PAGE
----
I walk in my neighborhood all year long. Each season brings its treasures. This summer I saw the wildflower, Hibiscus trionum, tucked in around the bottom of a street light pole. The plant is commonly called "Flower-of-an Hour" because it blooms for a short period in the morning. The stem is prickly but the cream flower with the maroon center and yellow stamen is beautiful. Blue jays flew from tree to tree with their familiar shrieks. They seemed to be checking in with each other. "I am here. Where are you?" "I am just down the street." All summer the trees do a yeoman's work absorbing noise, dust, and carbon dioxide while giving back green color, shade, and shelter. When we moved into this subdivision in 1991, the area was being developed. Newly planted saplings now provide bountiful shade. As summer ends, the vibrant greens fade. The trees begin to let go of leaves, following a natural rhythm.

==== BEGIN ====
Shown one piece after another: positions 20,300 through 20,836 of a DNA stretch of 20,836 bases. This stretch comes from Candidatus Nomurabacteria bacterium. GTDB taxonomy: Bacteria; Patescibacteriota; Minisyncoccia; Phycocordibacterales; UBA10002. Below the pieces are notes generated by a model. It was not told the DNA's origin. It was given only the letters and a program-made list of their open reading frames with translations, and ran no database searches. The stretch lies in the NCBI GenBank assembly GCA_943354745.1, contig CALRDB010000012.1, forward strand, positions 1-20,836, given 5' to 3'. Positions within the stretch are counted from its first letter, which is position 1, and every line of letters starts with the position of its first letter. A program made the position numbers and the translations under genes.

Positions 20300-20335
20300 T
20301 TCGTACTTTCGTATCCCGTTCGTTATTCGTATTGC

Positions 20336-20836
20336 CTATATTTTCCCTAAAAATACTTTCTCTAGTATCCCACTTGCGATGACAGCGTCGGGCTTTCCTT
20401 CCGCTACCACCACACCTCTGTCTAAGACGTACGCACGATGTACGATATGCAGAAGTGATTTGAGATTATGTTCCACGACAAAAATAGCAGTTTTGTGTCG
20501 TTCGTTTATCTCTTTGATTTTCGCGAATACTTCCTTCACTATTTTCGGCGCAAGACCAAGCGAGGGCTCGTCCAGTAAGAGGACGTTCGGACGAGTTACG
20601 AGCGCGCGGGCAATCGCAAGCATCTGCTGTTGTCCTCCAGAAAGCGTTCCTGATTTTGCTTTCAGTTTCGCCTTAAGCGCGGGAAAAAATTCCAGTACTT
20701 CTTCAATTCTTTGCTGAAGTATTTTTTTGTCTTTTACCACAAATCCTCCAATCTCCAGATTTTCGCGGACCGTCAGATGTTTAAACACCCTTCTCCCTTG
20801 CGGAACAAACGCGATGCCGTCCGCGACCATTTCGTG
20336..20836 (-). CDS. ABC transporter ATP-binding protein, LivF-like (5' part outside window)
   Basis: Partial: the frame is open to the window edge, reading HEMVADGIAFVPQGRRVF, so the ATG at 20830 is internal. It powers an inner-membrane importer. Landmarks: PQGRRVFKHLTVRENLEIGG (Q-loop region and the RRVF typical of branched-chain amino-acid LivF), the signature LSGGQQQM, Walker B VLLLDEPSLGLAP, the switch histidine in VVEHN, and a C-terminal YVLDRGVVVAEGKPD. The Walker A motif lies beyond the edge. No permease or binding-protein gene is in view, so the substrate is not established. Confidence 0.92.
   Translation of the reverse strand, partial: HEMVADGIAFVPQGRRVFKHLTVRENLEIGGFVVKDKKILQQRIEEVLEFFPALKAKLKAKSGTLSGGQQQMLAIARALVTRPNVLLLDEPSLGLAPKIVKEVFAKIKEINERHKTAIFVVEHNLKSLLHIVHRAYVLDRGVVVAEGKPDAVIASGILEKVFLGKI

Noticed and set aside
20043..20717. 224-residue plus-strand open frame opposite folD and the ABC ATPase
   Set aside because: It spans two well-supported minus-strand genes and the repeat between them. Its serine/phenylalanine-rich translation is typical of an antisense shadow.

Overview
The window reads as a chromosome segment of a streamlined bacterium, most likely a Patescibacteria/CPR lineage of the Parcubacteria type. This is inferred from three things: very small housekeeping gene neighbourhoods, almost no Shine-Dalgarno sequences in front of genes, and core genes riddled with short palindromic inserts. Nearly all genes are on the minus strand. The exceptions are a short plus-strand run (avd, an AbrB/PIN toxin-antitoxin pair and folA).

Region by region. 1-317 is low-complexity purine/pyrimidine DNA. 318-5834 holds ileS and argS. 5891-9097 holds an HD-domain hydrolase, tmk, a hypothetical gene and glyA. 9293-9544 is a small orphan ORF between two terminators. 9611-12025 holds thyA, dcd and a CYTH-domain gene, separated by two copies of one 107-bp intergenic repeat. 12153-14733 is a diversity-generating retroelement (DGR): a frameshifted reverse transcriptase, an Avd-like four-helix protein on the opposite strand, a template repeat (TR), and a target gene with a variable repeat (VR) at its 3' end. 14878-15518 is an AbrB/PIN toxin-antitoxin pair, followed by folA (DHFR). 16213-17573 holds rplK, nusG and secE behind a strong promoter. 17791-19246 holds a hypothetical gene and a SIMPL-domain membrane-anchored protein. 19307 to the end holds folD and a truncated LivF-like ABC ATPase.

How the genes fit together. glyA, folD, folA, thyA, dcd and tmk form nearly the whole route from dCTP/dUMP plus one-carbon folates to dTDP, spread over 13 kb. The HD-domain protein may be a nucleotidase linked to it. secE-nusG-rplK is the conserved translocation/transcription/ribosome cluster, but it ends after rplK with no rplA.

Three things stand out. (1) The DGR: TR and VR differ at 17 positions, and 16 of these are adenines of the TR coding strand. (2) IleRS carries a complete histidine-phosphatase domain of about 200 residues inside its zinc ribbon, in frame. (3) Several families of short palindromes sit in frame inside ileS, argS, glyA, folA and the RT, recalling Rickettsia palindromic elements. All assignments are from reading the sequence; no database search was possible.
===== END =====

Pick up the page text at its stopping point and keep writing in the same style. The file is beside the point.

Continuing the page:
mitten. Last night I knit on the mitten only to discover the cable was two stitches too wide and ran up the side (instead of the center!) of the hand. What was I thinking when I set up the pattern on this mitten?! I unraveled it and went to bed to read A Gentleman in Moscow. I've only just begun this novel but am enjoying it. Reading about the gentle kind intelligent man is a treat.
Walking with knives and forks clattering
in my mind, I sink into the stretch of my calf.
Air conditioners hum as the sole
of my shoe scuffs the pavement.
I nod to a runner. Chickadee calls.
Cardinal marks his territory.
I pause under trees, compare
canopy of pear, linden, and ash.
Beneath a maple I plant my feet,
breathe into side ribs.
Rib to vein, vein to spine, breathfrom breath, I meet another.
Jane A. Wolfe Copyright 2018